Qurbon Hayit

by Nathan Hamm on 1/20/2005 · 3 comments

I think I’ve got the date right. It’s tomorrow. I’m sure someone will correct me if I’m wrong.

Qurbon Hayit is known in much of the rest of the Islamic world as Eid ul-Adha. IWPR has a story on celebrations in Afghanistan.

Unfortunately, I didn’t get to see the holidy up close in Uzbekistan as I didn’t live with a host family. A few of my friends got the whole deal though, including one who has a whole stack of pictures of his family’s sheep sacrifice.

And, with the wonders of the internet, one can now turn to e-Qurban, which I find absolutely fascinating.


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This post was written by...

– author of 2991 posts on 17_PersonNotFound.

Nathan is the founder and Principal Analyst for Registan, which he launched in 2003. He was a Peace Corps Volunteer in Uzbekistan 2000-2001 and received his MA in Central Asian Studies from the University of Washington in 2007. Since 2007, he has worked full-time as an analyst, consulting with private and government clients on Central Asian affairs, specializing in how socio-cultural and political factors shape risks and opportunities and how organizations can adjust their strategic and operational plans to account for these variables. More information on Registan's services can be found here, and Nathan can be contacted via Twitter or email.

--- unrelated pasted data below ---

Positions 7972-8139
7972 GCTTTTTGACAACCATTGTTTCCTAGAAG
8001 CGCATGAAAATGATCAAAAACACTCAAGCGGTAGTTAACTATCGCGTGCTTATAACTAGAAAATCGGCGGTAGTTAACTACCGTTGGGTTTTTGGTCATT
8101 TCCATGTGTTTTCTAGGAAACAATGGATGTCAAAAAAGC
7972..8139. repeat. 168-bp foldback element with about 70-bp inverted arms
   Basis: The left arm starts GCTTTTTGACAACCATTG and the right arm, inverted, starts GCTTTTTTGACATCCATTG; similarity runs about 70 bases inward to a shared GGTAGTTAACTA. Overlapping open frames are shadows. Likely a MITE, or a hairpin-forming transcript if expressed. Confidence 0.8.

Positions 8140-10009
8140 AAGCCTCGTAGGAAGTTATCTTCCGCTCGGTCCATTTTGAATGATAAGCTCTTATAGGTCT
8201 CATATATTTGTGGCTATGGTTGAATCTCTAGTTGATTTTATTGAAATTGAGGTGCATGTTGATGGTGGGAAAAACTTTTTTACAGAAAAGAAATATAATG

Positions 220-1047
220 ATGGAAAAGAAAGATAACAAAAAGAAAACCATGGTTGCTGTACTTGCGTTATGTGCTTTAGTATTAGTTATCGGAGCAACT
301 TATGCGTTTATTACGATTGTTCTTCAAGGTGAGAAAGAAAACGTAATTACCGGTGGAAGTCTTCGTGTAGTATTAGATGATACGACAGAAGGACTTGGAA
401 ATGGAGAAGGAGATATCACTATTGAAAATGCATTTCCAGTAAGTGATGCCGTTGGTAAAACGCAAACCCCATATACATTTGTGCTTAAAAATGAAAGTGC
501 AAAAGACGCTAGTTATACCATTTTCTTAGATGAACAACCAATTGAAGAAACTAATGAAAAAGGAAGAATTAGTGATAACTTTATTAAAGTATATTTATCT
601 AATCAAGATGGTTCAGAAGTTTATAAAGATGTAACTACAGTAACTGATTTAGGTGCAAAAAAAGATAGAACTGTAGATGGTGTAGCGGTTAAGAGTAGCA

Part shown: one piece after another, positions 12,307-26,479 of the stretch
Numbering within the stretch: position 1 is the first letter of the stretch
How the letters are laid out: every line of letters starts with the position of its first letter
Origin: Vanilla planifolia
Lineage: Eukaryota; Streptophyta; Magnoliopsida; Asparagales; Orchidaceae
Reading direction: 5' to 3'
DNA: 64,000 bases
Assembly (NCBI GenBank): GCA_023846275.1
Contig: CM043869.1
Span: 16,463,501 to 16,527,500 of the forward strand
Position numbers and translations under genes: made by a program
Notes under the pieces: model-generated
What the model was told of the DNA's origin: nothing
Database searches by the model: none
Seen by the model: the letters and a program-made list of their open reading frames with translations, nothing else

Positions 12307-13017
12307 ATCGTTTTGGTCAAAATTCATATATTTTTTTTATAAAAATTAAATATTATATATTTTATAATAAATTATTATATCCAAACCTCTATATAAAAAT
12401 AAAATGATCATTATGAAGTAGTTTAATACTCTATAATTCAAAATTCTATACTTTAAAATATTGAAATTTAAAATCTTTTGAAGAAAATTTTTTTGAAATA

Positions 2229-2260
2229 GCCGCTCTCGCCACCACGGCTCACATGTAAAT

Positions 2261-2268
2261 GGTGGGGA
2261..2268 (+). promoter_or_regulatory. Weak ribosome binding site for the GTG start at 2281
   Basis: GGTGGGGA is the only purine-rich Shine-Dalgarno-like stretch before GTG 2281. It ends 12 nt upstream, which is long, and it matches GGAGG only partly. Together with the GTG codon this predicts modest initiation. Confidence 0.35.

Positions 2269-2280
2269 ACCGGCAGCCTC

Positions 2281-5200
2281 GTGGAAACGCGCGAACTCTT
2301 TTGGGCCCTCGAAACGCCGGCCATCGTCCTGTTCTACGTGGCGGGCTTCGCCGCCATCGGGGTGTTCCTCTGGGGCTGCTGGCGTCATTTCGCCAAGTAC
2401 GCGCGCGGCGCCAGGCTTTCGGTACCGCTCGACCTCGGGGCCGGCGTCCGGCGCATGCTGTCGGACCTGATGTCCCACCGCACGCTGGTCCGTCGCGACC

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{ 3 comments }

student January 21, 2005 at 12:30 am

Yeah, you are right Nathan, it’s tomorrow.
Happy Eid ul-Adha to all muslims!
We are celebrating this holiday tomorrow at the university(sponsored by MSA: muslim student association and ISA:international students association.)
Qurbon bayram mubarak!
peace…

Nathan January 21, 2005 at 9:18 am

What do you think of the e-Qurbon?

Mark Hamm January 21, 2005 at 8:51 pm

Our moslem exchange student mentioned this. We were out looking for a Christmas tree. He said it reminded him of going out with his father to pick out an animal to slaughter.

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